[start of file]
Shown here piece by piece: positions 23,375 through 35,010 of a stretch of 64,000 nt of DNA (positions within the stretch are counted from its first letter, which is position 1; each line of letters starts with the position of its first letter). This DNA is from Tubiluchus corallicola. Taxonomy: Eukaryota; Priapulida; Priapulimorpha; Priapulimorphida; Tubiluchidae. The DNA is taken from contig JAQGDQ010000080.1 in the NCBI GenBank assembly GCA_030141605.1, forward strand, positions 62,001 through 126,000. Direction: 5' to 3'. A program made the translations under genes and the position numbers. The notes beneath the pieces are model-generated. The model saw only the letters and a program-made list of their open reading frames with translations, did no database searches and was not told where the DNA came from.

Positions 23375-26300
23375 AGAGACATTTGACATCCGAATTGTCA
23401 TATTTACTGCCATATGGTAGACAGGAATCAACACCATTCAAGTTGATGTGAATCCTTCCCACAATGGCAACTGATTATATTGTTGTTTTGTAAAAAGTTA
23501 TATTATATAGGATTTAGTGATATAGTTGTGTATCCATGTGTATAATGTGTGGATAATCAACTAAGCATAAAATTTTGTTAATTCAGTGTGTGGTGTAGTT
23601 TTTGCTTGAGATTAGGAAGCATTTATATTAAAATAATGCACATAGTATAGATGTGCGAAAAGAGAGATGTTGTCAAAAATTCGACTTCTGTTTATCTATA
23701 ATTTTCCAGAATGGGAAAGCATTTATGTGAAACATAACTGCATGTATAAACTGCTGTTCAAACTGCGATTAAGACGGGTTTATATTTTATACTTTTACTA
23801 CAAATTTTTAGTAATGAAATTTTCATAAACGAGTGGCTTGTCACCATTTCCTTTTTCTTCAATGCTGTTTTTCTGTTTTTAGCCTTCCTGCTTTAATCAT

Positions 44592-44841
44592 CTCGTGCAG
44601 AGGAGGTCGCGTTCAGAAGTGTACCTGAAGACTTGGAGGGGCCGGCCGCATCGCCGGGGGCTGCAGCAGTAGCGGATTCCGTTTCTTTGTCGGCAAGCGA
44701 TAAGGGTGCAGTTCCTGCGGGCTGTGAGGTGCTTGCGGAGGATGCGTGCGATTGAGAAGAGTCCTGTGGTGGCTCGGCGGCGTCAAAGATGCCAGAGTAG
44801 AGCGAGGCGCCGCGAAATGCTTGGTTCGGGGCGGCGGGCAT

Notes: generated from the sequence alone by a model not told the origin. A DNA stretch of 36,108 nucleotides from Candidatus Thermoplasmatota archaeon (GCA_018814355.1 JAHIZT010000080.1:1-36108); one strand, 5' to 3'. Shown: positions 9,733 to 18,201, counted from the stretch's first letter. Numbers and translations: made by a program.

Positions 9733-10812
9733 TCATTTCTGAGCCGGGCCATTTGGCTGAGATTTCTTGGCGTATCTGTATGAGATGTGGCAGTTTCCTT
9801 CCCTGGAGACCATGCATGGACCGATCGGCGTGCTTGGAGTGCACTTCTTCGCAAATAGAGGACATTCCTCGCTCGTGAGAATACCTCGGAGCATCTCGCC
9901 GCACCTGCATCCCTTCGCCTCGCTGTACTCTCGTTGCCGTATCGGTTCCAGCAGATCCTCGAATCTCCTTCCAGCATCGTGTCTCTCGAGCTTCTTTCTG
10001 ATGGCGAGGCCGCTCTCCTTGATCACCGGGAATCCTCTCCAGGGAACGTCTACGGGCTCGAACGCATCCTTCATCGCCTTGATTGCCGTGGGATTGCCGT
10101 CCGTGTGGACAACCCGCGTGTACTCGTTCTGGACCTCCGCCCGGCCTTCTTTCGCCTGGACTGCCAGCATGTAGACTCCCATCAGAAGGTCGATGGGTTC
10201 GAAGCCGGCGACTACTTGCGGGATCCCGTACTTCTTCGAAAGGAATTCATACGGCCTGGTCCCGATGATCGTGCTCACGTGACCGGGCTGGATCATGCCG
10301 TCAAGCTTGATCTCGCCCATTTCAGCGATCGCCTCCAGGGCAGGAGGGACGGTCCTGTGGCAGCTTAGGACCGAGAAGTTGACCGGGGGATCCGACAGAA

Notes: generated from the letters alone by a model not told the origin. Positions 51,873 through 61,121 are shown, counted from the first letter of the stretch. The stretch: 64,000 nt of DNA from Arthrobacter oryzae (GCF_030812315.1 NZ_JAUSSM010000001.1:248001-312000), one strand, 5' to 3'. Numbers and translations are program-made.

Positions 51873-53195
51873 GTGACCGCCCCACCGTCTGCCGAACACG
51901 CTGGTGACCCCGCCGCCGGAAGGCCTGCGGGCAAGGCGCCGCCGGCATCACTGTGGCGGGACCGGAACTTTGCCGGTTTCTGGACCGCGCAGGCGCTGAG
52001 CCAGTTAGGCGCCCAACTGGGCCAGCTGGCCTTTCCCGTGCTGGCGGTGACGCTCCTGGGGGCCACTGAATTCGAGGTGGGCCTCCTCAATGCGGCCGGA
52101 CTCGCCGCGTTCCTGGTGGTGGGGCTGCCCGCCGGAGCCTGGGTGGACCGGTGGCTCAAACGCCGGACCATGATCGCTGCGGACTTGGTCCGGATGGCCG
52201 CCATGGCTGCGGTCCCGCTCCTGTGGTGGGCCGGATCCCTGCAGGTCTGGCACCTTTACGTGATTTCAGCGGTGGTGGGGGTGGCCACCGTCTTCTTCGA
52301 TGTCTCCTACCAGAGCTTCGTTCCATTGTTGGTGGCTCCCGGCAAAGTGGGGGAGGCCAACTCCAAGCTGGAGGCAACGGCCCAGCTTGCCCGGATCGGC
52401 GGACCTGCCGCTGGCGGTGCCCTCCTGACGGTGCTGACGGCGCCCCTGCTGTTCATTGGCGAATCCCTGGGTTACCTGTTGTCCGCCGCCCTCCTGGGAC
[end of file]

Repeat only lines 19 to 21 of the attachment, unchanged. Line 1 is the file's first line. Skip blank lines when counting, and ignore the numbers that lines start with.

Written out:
10001 ATGGCGAGGCCGCTCTCCTTGATCACCGGGAATCCTCTCCAGGGAACGTCTACGGGCTCGAACGCATCCTTCATCGCCTTGATTGCCGTGGGATTGCCGT
10101 CCGTGTGGACAACCCGCGTGTACTCGTTCTGGACCTCCGCCCGGCCTTCTTTCGCCTGGACTGCCAGCATGTAGACTCCCATCAGAAGGTCGATGGGTTC
10201 GAAGCCGGCGACTACTTGCGGGATCCCGTACTTCTTCGAAAGGAATTCATACGGCCTGGTCCCGATGATCGTGCTCACGTGACCGGGCTGGATCATGCCG